There’s no cure for this condition that causes excessive daytime sleepiness. But treatments can help improve symptoms — and for some, the condition may go away entirely.

The term “idiopathic” is used to describe a disease where the cause is unknown.

“Hypersomnia” refers to excessive daytime sleepiness. Much of the general population experience this due to lifestyle and sleep deprivation. Hypersomnia is also a symptom of many diseases, such as sleep apnea or narcolepsy. It can even be a side effect of some medications.

Idiopathic hypersomnia (IH) is a rare central nervous system disorder of excessive daytime sleepiness whose cause is unknown. People who have the condition are always sleepy, and some may sleep over 11 hours out of 24. When they awaken from nighttime sleep or a nap, they’re still groggy and often irritable. Sleeping is not refreshing to them.

The disorder is sometimes confused with narcolepsy. But people with IH do not have the following symptoms that are common in narcolepsy: cataplexy, sleep paralysis, hallucinations on falling asleep and waking up, and disrupted nighttime sleep.

An IH diagnosis is made by clinical features and sleep laboratory testing. On long-term follow-up, 17% of people with IH experienced remission of their symptoms. This almost never occurs in those who have narcolepsy.

For about 25% of people originally diagnosed with IH, another condition eventually crops up to explain their severe daytime sleepiness. In that case, their hypersomnia is no longer idiopathic.

People use the word “tired” to mean two different things: sleepy or fatigued. Fatigue might be the sensation that is present after vigorous exercise or focusing on a task (such as working on a computer).

In most cases, sleepiness is mitigated by… sleep. And normally, fatigue is mitigated by resting, which may or may not involve sleeping.

But people with idiopathic hypersomnia are always sleepy — and sleeping or resting doesn’t help. In fact, they might feel groggy or worse after a nap than before.

Idiopathic hypersomnia is a chronic condition.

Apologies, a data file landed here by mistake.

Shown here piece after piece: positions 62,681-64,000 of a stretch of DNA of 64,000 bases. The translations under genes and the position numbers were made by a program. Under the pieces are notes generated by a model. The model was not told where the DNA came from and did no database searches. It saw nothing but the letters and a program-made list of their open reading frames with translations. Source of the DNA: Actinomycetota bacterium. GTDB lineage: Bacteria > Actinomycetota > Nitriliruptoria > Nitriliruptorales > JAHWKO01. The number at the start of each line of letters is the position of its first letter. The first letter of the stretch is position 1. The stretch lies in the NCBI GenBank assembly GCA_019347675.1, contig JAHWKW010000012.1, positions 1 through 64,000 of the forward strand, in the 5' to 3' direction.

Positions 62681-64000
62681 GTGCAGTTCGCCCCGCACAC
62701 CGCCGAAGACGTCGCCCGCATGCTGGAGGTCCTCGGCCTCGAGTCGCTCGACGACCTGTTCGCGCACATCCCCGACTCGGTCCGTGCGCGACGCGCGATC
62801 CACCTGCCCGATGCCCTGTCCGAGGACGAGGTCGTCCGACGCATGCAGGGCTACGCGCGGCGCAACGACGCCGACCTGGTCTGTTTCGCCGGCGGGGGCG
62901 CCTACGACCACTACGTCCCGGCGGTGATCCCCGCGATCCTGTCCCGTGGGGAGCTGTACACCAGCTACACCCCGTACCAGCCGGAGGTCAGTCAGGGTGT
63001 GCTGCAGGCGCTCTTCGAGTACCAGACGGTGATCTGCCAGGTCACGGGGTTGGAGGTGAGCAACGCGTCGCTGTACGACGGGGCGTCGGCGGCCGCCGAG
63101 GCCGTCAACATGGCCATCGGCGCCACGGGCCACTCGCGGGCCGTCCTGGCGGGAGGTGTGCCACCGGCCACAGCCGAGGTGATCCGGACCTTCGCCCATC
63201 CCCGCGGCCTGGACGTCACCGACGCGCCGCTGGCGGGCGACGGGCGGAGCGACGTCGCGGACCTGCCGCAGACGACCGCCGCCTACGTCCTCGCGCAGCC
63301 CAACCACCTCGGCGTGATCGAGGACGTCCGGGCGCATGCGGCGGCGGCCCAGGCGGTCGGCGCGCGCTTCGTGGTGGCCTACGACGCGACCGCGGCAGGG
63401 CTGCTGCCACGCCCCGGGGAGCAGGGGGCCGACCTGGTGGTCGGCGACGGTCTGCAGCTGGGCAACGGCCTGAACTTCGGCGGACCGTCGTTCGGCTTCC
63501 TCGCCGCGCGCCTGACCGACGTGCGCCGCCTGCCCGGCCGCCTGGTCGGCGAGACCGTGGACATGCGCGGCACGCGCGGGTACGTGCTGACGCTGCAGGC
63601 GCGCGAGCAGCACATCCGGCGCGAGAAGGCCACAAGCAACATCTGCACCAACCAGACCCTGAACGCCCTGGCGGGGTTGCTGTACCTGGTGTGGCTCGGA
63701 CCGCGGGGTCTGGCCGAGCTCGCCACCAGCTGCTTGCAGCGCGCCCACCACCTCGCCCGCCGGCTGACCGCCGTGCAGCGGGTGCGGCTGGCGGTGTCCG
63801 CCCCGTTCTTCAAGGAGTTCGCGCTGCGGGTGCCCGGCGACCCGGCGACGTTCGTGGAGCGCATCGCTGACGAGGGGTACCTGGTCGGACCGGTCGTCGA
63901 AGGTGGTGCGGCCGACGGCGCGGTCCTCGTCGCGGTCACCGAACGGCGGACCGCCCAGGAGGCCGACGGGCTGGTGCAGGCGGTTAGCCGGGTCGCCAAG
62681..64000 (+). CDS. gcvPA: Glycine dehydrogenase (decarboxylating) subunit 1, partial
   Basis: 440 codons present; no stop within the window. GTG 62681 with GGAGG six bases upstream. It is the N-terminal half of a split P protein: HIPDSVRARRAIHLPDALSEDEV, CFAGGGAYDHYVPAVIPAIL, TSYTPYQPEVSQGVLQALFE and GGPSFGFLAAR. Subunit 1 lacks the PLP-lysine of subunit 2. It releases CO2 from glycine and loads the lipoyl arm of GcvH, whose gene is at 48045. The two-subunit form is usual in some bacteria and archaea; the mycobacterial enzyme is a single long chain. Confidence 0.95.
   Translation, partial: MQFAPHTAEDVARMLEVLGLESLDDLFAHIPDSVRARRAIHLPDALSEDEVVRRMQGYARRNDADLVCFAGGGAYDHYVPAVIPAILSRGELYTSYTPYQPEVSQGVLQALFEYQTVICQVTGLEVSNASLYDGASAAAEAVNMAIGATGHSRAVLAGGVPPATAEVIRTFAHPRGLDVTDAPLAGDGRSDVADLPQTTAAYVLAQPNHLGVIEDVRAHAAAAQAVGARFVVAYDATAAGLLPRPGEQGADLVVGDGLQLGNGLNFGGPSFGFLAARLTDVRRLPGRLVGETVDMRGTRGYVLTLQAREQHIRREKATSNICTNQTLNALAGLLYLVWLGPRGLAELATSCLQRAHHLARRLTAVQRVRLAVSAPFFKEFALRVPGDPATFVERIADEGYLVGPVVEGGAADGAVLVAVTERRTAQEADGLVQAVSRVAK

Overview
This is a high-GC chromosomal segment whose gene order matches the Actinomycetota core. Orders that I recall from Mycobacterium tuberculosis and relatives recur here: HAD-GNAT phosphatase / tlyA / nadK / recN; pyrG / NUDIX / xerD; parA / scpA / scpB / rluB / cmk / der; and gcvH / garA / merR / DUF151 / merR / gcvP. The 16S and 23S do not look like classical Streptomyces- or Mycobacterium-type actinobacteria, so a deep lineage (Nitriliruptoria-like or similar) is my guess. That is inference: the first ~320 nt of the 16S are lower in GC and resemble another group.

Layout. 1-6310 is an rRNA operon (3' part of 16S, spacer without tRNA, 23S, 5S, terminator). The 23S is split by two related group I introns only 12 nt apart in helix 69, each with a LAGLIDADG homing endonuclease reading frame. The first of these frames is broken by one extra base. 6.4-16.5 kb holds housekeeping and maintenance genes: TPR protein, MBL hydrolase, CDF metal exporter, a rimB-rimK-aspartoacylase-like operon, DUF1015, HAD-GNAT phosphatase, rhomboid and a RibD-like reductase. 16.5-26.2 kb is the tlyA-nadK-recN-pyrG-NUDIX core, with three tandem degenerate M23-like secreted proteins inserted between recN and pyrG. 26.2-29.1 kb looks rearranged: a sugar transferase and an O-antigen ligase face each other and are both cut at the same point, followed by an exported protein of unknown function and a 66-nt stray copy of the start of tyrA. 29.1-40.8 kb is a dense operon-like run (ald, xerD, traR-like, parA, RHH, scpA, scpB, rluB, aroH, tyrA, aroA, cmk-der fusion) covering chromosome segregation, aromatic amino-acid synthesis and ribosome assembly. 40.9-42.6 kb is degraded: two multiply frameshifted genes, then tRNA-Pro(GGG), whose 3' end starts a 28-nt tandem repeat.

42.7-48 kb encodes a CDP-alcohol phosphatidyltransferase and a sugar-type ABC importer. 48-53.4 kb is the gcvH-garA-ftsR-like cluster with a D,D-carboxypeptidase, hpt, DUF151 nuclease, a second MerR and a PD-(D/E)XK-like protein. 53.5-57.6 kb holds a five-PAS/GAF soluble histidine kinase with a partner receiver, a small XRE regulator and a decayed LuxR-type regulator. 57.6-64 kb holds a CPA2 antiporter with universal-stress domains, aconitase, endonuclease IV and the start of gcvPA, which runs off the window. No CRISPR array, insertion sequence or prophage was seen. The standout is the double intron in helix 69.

In about a quarter of people who receive that diagnosis, another diagnosis is ultimately made that explains the sleepiness. This might be, for example, sleep apnea or a movement disorder or even a side effect of medication or depression.

In about one fifth of the cases of people who are diagnosed with idiopathic hypersomnia, the disorder remits or it simply goes away.

Excessive daytime sleepiness can be debilitating and interfere with many aspects of life — relationships, performance at work, operating motor vehicles or machinery, and the ability to enjoy life.

The first step is to discuss your symptoms with your doctor to determine the cause. You’ll probably then be referred to a sleep specialist who will likely evaluate you to make sure you don’t have a specific sleep disorder such as sleep apnea or narcolepsy. If no cause is found, the diagnosis of idiopathic hypersomnia is made.

If you do have IH, you’ll need help in managing the symptoms. It can help to avoid the use of sedating drugs, such as alcohol, antihistamines, and cannabis. You should also discuss what drugs you may be taking with your doctor.

You must also avoid operating a motor vehicle, machinery, or mission-critical work when sleepy. You may need accommodations from your workplace or school under the Americans with Disabilities Act.

Because it’s such a rare disorder, there wasn’t a single medication approved by the Food and Drug Administration (FDA) to treat idiopathic hypersomnia until 2021.

That’s when the FDA approved the first drug to treat idiopathic hypersomnia in adults — a liquid oral solution called oxybate (Xywav®). It contains calcium, magnesium, potassium, and sodium oxybate.

Oxybate is also known as gamma-hydroxybutyrate (GHB), a metabolite of the neurotransmitter GABA.

This medication can be taken once or twice a night.

However, IH treatment may also require consideration of off-label prescription of other medications, such as:

  • modafinil
  • pitolisant
  • methylphenidate
  • solriamfetol

Off-label use of medication may not be authorized by insurance. This can be a financial burden.

So, if you have idiopathic hypersomnia, check in periodically with your doctor to see if any new advances in treatment may help you.

Some people with idiopathic hypersomnia feel well-rested when treated. This, however, is difficult to predict.

Researchers continue to try to understand the condition and find new treatments.

But it’s important to keep in mind that, with the right steps, you can live a normal life with idiopathic hypersomnia.

Idiopathic hypersomnia is a very rare condition. You may never meet another person with it.

Ask your healthcare professional whether they treat anyone else with IH who might want to chat about their experience.

Other potential sources of information and support include the Hypersomnia Foundation and Project Sleep.

You might also be interested in participating in a clinical trial or attending a conference to connect with other people living with IH.

Dr. Meir Kryger is an ABMS board certified internal medicine physician specializing in pulmonary and sleep medicine. He is a professor of medicine at Yale University and is also a practicing physician at Yale Medicine. He is on the board of directors of the National Sleep Foundation in Washington, D.C.